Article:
# Fitting multivariate linear mixed model in R

I'm wondering how to fit multivariate linear mixed model and finding multivariate BLUP in R. I'd appreciate if someone come up with example and R code.

Edit

I wonder how to fit multivariate linear mixed model with lme4. I fitted univariate linear mixed models with the following code:

library(lme4)
lmer.m1 <- lmer(Y1 ~ A*B + (1|Block) + (1|Block:A), data=Data)
summary(lmer.m1)
anova(lmer.m1)

lmer.m2 <- lmer(Y2 ~ A*B + (1|Block) + (1|Block:A), data=Data)
summary(lmer.m2)
anova(lmer.m2)


I'd like to know how to fit multivariate linear mixed model with lme4. The data is below:

Block A B    Y1    Y2
1 1 1 135.8 121.6
1 1 2 149.4 142.5
1 1 3 155.4 145.0
1 2 1 105.9 106.6
1 2 2 112.9 119.2
1 2 3 121.6 126.7
2 1 1 121.9 133.5
2 1 2 136.5 146.1
2 1 3 145.8 154.0
2 2 1 102.1 116.0
2 2 2 112.0 121.3
2 2 3 114.6 137.3
3 1 1 133.4 132.4
3 1 2 139.1 141.8
3 1 3 157.3 156.1
3 2 1 101.2  89.0
3 2 2 109.8 104.6
3 2 3 111.0 107.7
4 1 1 124.9 133.4
4 1 2 140.3 147.7
4 1 3 147.1 157.7
4 2 1 110.5  99.1
4 2 2 117.7 100.9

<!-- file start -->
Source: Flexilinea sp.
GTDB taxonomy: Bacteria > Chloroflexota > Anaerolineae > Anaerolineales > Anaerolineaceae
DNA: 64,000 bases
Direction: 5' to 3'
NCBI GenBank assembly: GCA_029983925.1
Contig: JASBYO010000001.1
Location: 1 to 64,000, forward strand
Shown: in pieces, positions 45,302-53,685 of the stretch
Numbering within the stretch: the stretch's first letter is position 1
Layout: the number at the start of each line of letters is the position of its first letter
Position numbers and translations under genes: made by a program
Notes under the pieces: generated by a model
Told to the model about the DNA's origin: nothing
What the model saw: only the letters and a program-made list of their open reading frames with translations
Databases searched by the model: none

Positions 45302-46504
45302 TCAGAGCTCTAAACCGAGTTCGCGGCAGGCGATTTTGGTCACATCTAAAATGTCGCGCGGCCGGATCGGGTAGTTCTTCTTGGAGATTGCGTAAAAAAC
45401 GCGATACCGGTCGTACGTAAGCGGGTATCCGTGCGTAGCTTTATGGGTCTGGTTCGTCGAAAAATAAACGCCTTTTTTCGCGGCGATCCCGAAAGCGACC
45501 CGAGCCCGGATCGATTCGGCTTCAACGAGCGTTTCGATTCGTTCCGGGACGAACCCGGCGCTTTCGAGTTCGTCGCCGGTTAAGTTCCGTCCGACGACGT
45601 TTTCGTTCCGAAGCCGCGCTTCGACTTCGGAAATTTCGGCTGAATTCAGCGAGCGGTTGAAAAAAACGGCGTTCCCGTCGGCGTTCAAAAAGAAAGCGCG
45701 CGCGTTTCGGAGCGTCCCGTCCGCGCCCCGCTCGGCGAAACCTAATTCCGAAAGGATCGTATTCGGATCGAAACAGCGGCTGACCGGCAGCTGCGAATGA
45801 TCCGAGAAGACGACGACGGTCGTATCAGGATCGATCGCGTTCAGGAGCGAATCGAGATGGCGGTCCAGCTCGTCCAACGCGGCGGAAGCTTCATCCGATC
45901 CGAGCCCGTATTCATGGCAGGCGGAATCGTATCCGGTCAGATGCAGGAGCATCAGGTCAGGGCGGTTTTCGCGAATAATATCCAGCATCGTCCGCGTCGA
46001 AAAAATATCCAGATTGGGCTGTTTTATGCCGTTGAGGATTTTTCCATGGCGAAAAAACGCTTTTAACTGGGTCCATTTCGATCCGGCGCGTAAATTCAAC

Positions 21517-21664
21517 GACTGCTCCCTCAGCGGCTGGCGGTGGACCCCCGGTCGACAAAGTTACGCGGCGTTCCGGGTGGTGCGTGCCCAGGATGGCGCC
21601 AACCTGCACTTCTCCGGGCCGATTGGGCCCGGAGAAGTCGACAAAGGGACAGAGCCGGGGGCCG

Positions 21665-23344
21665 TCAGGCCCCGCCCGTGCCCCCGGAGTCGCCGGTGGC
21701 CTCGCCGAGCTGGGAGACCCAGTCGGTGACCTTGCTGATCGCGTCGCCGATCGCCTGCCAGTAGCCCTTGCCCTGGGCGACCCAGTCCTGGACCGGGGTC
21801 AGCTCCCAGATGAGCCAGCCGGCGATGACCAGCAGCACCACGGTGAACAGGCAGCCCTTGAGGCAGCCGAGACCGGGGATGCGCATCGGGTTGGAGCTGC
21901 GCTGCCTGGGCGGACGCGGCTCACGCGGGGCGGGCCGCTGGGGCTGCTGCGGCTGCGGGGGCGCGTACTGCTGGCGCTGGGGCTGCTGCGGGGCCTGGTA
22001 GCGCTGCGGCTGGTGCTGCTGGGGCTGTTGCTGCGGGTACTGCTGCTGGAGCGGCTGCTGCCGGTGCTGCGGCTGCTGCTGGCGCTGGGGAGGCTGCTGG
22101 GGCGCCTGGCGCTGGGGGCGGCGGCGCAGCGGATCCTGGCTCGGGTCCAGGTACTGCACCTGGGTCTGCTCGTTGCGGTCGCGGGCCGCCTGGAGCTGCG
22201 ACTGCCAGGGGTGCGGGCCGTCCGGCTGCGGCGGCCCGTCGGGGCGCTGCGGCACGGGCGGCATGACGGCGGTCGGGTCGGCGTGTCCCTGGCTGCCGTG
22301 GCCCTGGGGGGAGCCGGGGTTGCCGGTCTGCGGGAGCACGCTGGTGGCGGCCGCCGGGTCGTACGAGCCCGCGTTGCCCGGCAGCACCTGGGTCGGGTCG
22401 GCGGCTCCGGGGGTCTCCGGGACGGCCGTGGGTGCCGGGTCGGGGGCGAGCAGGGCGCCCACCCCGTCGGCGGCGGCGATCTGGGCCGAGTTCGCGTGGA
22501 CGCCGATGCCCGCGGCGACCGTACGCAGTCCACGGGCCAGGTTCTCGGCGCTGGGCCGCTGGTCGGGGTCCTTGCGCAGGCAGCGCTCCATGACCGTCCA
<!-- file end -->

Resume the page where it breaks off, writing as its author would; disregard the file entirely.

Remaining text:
4 2 3 129.5 116.2

• Unfortunately, your question cannot motivate any decent answer as it stands. You might consider adding information about your design (crossed effects--random or not--vs. nested ones), what you qualify as multivariate (is this on the response variable(s) or the number of predictors), etc.
– chl
May 6, 2011 at 19:37
• I've updated my question. Oct 21, 2011 at 0:19

Fitting multivariate models with lme4 or nlmeis a bit fiddly, but solutions can be found in this document by Ben Bolker.

Else if you want to stay in a frequentist framework, the mcglm package can handle multivariate models, even with non-normal distributions. A detailed tutorial should be published soon. If you are not familiar with design matrices, designing the matrix of random effects can be a bit tricky though.

In a Bayesian framework, the MCMCglmm package is also very good at modelling multivariate traits incl. non-normal distributions, and handles random effects in a simpler way than mcglm does. Its use for multivariate models is also well described by Ben Bolker. But you first have to make yourself familiar with Markov chain Monte Carlo, as well as with the principles of Bayesian statistics.

So either way, there might be a slow learning curve at the beginning, depending on your familiarity with either methods!

Try the R package nlme

You can find some examples, theory and further documentation in: http://cran.r-project.org/doc/contrib/Fox-Companion/appendix-mixed-models.pdf

The nlme package is able to calculate pooled estimates [or the so called BLUP= best linear unbiased predictor].

Once you've downloaded the package, type in R console: help(predict.lme)

For more information, look at page 17 in Fox's paper. There you can find an example on how to pool information across subjects.

Hope this helps :)

• These are univariate BLUP. But I'm looking for multivariate BLUP. May 7, 2011 at 16:32